How Three Muslim Women of Northeast Delhi Were Caught In A Legal And Financial Nightmare

image used for representational purposes

By Arbab Ali,

On her wedding day, Tabassum was issued an arrest warrant for missing a court hearing. The previous day, November 10, 2022, she skipped the hearing as she had to prepare for her wedding. The 25-year-old was terrified, but her lawyer intervened to prevent her from being taken into custody.

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On March 14, four months later, TCN met Tabassum, who goes only by her first name, at Karkardoma Court in east Delhi, along with two of her friends, Nilofer, 23, and Imran Fatima, in her early 40s. Standing outside the courtroom for yet another hearing, the trio’s gaze was fixed at the end of the alley, waiting for ‘Gul’ (Gulfisha Fatima), from their neighbourhood of Jaffrabad in northeast Delhi, to appear, accompanied by jail officials.

Gulfishan Fatima, a prominent activist in the anti-CAA (Citizenship Amendment Act) movement, has spent over three years in jail for her alleged role in the 2020 northeast Delhi riots.

While Tabassum, Nilofer, and Imran were fortunate not to have been arrested, their life has permanently changed ever since they too were charged with participation in the riots that hit northeast Delhi between February 22 and 24, 2020. The Delhi Police had registered 758 FIRs and 414 chargesheets, and arrested 2,615 people in the aftermath of the riots that took place after the anti-CAA protests.

The three friends were booked under eight sections of the Indian Penal Code (IPC), including rioting, assault, disobeying an order of a public servant, and promoting enmity between different groups on February 23 2020, a day after they were detained from the Jaffrabad Metro station.

The area around the metro station had become the site of an all-women sit-in protest, similar to Shaheen Bagh, as part of the anti-CAA movement.

The Delhi Police claims that the protests in Jaffrabad were instrumental in causing communal unrest in the city.

Attending court proceedings is straining the families’ finances

Jaffrabad is a densely populated neighbourhood of Muslim migrants from Uttar Pradesh, Bihar, and West Bengal. They work in garment manufacturing units, bakeries, and other small Muslim-owned businesses. Jaffrabad’s roads are lined with potted manholes, the houses are small, and the neighborhood is bordered by a big naala (drain), a distinctive feature of Muslim ghettos in Delhi.

Nilofer’s father drives a chota haathi (a transport tempo) and is the only breadwinner of the family. She has six sisters and has studied till Class XII.

Tabassum has done a BA from Delhi University. Her husband works as a salesman and earns around Rs 25,000 a month.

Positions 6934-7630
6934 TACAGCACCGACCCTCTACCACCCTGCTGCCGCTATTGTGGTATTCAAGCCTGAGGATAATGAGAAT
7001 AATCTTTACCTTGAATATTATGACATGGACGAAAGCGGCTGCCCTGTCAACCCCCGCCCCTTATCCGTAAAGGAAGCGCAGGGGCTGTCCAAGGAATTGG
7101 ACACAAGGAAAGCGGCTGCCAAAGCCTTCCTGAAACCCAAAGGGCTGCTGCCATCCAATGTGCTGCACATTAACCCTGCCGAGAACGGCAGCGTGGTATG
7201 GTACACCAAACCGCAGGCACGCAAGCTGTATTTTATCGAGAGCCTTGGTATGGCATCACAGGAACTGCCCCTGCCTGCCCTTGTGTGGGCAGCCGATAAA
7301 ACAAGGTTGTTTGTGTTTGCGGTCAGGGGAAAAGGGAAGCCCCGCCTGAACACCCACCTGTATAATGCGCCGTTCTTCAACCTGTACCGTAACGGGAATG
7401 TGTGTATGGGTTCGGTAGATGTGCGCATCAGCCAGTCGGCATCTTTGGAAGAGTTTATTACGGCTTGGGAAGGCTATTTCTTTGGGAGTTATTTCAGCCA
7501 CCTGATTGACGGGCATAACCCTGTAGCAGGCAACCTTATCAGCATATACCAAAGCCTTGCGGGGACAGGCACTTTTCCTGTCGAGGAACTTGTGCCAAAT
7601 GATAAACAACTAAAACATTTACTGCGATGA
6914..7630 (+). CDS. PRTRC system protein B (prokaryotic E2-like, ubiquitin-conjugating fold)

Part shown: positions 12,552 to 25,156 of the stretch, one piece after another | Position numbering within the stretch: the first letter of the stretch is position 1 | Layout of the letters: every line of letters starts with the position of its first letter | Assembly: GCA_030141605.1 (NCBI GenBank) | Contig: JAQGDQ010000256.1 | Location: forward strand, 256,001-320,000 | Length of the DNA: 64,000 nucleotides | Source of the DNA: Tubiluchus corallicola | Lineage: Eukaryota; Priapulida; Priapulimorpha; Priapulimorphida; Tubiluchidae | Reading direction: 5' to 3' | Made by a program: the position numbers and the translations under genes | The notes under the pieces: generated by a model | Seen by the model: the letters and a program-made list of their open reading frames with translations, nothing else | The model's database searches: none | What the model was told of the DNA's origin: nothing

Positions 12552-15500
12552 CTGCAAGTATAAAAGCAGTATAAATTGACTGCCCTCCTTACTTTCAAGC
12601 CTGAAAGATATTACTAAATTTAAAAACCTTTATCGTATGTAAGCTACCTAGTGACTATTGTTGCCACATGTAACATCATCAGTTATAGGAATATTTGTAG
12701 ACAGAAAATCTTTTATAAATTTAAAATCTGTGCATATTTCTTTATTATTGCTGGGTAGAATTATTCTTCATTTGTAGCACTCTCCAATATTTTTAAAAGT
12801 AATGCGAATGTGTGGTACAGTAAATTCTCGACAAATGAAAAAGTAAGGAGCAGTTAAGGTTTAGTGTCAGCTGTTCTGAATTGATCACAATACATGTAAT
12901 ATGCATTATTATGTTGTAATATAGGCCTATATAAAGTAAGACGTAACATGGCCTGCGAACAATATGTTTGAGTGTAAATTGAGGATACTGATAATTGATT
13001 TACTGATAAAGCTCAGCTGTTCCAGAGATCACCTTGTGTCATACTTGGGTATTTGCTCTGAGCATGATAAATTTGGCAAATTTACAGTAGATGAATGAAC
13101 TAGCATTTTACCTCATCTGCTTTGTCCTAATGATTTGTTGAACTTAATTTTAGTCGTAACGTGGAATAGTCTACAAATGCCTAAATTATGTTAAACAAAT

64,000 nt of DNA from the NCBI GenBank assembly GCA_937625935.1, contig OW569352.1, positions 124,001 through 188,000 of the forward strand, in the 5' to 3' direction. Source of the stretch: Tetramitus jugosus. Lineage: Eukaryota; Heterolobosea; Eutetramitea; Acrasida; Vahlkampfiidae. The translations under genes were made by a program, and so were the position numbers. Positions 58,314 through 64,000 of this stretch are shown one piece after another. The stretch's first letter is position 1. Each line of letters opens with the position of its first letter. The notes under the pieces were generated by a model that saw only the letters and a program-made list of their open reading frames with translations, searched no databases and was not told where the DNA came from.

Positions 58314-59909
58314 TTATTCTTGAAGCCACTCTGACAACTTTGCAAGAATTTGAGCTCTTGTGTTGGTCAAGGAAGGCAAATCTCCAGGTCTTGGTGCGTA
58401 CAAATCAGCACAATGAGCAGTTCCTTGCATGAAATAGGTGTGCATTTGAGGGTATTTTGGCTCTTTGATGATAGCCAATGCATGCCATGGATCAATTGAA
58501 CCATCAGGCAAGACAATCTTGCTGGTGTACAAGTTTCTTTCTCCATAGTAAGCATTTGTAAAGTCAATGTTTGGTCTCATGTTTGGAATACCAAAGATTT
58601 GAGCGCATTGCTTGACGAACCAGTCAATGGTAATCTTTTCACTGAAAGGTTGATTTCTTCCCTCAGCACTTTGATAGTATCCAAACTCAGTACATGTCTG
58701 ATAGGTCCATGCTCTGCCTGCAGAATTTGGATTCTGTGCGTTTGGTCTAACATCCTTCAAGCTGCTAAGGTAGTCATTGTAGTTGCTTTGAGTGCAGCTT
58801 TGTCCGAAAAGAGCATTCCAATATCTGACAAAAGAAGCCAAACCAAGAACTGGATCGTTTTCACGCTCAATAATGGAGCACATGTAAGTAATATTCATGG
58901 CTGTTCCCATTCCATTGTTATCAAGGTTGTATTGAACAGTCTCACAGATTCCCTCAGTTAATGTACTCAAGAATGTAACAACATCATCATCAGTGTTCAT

Imran Fatima, who is in her early 40s, has studied till Class X. Her father is the sole earning member of the family. He works in a garment factory.

Attending court proceedings is straining the low-income families’ finances. Nilofer commutes to the court by metro or auto, which costs her about Rs 200-300. Aside from that, she has paid close to Rs 16,000 for various legal expenditures to her previous lawyer. Nilofer’s grandmother too has been booked in connection with the protests. “She is 92 years old. She, too, must attend court hearings,” Nilofer explained.

Tabassum has been commuting to the court from Jahangirpuri, her in-laws’ home, since her marriage. She first takes an auto to Seelampur, which costs around Rs 150, and from there she picks up her mother, who is also charged in connection with the protests, and then goes to court. She spends close to Rs 500 on each court hearing.

Nilofer, like Tabassum, skipped two court dates last year to visit her sister in Mumbai and a warrant was issued for her arrest.

Never heard about ‘chargesheet’ before the case

During a court appearance in early March, Nilofer, who also goes by her first name only, received a phone call in the otherwise silent courtroom. Nilofer began talking to her friend who had called her without a care in the world. The judge ordered the bailiff to take away her phone. “They wasted my three hours,” she complained. Around 5 pm, Nilofer received her phone back.

Imran Fatima had never heard the term “chargesheet” before she was summoned to appear in court in October 2020. “It took me a long time to understand the charges against me and other legal issues,” she said.

Tabassum needed more than a week to read the chargesheet in her case. More educated of the three, she helped her friends make sense of the charges listed against them.

“Baji (Tabassum) used to highlight important information in the chargesheet and send it to me,” Nilofer explained.

Family and neighbors concerned about marriage prospects

Nilofer said her parents have been supportive of her throughout the court proceedings. “My parents always told me that we did nothing wrong and that I shouldn’t be afraid,” she said. But her neighbours have treated her differently. Some have begun to distance themselves from her, while women in the mohalla are concerned about her marriage prospects.

Before her marriage, Tabassum had to deal with similar issues. “We tried to keep information about the case private. We didn’t tell anyone in the neighborhood,” she explained.

Nilofer and Fatima believe their cases will drag on for long, at least the next 5-6 years.

When asked if she has faith in the system, Tabassum replied, “I have faith in Allah.”

Arbab Ali is a fellow at TCN-SEED mentorship programme.